Fred Fischer, Director of PolyJet and FDM Applications at Stratasys, presents an aircraft interior 3D printed using a unique combination additive manufacturing technologies. The presentation was filmed at Stratasys’ aerospace-themed booth at EuroMold 2014 in Frankfurt.


CAM Consolidation 2015: The Circle Continues To Get Smaller

Thursday, January 29th, 2015

With what seems like forever, we have witnessed the ongoing and perpetual consolidation of the CAD industry as companies continue to get swallowed up by others. Some of the acquisitions have been successful and some, well, not so much. We’ve witnessed CAD companies acquiring CAD companies, simulation companies acquiring CAD companies, and other types of technical software and service companies acquiring CAD companies. With all the attention seemingly focused on the CAD side, it’s sometimes easy to forget that there also has been a significant consolidation through acquisition on the CAM side, as well the past several years. Let’s take a quick look at a few of these acquisitions as the CAM circle continues to get smaller.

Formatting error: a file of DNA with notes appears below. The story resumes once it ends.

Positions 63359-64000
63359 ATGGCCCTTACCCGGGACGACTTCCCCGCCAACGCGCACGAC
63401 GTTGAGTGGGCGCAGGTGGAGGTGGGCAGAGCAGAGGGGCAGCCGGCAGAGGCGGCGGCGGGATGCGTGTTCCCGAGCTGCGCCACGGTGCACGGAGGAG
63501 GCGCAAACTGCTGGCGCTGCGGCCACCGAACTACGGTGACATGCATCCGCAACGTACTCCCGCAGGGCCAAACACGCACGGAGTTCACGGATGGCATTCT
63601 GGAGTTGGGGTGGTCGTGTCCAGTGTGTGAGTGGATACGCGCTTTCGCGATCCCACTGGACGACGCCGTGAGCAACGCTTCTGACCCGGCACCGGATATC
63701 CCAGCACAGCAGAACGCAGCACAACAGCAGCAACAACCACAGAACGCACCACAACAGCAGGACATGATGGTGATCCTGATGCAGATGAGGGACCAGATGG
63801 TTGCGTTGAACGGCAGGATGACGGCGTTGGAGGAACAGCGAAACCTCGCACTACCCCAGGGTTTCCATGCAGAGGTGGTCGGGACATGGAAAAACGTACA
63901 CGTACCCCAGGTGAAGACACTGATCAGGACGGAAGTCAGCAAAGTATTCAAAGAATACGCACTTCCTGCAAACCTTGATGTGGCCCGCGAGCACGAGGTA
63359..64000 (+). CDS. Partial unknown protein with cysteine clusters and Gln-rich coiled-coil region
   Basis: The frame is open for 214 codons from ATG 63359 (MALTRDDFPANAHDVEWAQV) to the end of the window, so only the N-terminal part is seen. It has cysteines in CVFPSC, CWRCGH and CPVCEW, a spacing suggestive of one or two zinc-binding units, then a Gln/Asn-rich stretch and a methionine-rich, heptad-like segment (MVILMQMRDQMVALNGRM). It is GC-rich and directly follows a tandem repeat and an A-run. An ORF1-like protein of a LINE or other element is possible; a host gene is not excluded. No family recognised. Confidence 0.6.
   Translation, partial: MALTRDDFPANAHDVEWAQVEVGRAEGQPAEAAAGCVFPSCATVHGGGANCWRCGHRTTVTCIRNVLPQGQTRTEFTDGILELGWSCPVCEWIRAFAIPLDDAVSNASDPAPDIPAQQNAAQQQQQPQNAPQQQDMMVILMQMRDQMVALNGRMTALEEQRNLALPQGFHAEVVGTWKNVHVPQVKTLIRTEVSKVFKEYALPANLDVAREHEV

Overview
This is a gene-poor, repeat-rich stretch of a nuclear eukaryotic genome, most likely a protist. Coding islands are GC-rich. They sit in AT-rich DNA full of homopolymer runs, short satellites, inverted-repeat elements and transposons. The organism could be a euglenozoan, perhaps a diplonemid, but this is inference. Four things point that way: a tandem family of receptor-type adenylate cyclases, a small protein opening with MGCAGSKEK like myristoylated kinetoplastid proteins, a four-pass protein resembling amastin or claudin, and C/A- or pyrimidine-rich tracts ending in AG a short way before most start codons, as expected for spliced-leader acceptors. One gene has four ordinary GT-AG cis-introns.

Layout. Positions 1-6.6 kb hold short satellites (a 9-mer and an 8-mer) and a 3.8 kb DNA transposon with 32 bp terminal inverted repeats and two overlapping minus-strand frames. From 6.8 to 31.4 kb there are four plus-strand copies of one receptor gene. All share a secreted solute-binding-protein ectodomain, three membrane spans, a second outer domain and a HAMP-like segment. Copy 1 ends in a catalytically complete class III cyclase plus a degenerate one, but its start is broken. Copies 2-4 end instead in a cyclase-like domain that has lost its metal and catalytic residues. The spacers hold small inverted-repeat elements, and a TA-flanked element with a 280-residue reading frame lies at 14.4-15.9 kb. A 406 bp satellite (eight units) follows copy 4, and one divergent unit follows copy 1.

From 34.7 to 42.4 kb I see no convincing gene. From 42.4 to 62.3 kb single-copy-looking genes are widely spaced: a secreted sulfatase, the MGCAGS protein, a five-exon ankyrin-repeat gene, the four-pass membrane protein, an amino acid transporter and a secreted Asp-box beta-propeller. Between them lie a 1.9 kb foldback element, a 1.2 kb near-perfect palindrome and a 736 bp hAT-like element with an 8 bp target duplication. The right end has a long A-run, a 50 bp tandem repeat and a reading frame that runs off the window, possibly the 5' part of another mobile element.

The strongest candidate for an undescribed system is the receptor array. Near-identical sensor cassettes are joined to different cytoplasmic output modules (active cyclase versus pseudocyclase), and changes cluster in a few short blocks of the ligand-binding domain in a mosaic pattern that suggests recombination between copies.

Edgecam 2014 R1 Workflow

3D Printing Grows Beyond “Gimmick” Stage and Takes Center Stage at CES 2015

Thursday, January 8th, 2015

As impressive as it is, last month we gave 3D printing a bit of a dressing down based on personal experience. The blog post was a reality check and a look at the technology not through rose-colored glasses. That’s not to say, though, that 3D printing is still one of the biggest innovations on the manufacturing front, if not the biggest, in recent memory.

Even with the major advances that have transpired in 3D printing, there are still a number of skeptics who view the technology as little more than a promotional stunt or gimmick.

The Consumer Electronics Show (CES) 2015 took place this week. It’s an annual tech festival that began in 1967 that today attracts more than 160,000 attendees checking out about 3,500 exhibitors. Over the years, some of the more significant technologies first released at CES have included:

1970 – VCR

1981 – CD player

1985 – Nintendo Entertainment System

1998 – High-definition TV

2000 – Satellite radio

2003 – Blu-Ray DVDs

2015 – 3D Printing(?)

We didn’t attend CES this year, but we have been monitoring the activities in a pavilion dedicated to innovative technologies, including 3D printing.

3D Printing Highlights at CES 2015

Deloitte University Press Launches Free Online Course on Additive Manufacturing

Thursday, July 17th, 2014

This week Deloitte University Press announced the launch of a massive open online course (MOOC) on the business implications of additive manufacturing (AM). Entitled, “3D Opportunity: The Course on Additive Manufacturing for Business Leaders,” it is the first course of its kind to be offered by a large professional services firm and is designed to help educate the market on the business drivers behind additive manufacturing/3D printing.

3D opportunity: Deloitte’s MOOC on additive manufacturing (3D Printing) for business